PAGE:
That isn't to say it's easy, though. Actively recruiting and trying to convince people of the importance of public service, while significant, takes a lot of time. Through active outreach, the GSA has now reached a tipping point when it comes to recruiting technology talent. People know about us. They follow our blogs, they read our articles. And we're seeing more and more people coming to us, instead of us coming to them. I don't think there will ever be a world where the government doesn't have to go out and show people why they should be serving, but that gap is closing.
Is there anything else that you'd like to share regarding the technological evolution of the public sector? What should leaders be aware of, and what advice can you give looking toward the future?
We're just at the beginning of incorporating technology thoroughly into the public sector. The government spends $80 billion or so on IT annually, and technology is a core part of so many public sector operations. However, if you compare it to private sector entities, or think about how people use technology elsewhere, we're just scratching the surface in meeting user needs.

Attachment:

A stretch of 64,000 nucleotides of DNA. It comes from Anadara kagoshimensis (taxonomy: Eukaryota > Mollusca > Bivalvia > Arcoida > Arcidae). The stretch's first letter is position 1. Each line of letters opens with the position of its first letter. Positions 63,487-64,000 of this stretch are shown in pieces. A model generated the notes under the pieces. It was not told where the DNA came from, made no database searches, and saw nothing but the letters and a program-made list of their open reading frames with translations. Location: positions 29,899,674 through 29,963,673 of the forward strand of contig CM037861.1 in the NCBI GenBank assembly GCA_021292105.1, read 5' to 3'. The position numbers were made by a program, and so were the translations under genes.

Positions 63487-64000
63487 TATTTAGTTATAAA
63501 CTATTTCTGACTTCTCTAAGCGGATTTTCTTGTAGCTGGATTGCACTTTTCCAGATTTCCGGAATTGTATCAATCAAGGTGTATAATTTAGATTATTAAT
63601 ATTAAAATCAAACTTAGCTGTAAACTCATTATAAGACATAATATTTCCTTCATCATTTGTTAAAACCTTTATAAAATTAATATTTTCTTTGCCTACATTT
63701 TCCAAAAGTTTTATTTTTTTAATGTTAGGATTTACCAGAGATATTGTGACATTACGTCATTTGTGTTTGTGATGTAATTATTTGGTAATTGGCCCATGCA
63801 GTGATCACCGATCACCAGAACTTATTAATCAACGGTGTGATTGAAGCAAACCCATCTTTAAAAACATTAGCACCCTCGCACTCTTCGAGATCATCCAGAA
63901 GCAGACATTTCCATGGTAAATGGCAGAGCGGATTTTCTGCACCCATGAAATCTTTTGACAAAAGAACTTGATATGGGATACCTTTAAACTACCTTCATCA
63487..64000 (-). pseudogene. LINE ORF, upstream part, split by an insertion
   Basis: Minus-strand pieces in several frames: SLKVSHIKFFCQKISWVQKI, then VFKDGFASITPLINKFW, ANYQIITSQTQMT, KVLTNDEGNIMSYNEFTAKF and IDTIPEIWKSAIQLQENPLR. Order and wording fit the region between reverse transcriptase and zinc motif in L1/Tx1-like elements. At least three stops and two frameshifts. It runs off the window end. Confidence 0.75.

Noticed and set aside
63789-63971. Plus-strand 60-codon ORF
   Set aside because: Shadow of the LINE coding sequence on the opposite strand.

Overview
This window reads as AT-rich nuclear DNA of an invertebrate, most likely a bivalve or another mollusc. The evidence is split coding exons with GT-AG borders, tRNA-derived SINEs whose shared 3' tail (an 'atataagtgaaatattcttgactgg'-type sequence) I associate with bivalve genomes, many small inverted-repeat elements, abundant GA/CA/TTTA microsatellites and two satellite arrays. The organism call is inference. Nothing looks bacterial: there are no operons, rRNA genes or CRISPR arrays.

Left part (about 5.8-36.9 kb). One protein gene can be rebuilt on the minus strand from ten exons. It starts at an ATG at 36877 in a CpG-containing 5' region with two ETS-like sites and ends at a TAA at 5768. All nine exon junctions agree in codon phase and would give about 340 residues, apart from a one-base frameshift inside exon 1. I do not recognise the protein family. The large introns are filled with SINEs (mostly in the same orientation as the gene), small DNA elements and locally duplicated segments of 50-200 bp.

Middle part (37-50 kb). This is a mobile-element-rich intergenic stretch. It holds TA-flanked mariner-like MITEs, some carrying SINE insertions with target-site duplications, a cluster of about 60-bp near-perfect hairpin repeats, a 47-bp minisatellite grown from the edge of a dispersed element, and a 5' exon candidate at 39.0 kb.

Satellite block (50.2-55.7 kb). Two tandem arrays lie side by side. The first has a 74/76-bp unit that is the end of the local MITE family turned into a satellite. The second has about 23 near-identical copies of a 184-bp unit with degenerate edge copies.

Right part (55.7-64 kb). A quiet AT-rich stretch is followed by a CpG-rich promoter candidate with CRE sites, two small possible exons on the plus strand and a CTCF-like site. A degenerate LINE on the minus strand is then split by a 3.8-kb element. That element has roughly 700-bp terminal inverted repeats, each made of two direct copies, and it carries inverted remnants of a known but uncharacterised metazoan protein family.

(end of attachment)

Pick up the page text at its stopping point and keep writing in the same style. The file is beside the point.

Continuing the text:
There are areas where you'll see government's technological interactions with the public looking more like the private sector. Beyond that, it's really an open question what will happen. There'll be false starts along the way, and there'll be certain technologies people don't react well to. This gets back to the point of making small bets and testing a lot.
Before we invest in massive technology projects, it's incumbent on us to really test our assumptions, and we need to constantly move toward doing what the customers need and meeting them where they are. If we do that, we will get all the value we could ever imagine in technology and really help reshape the public's interaction with its government.
Watch Adam Neufeld's keynote address on "Innovation and the Future of Government" from the September 2016 Government Workforce Conference (member-exclusive video).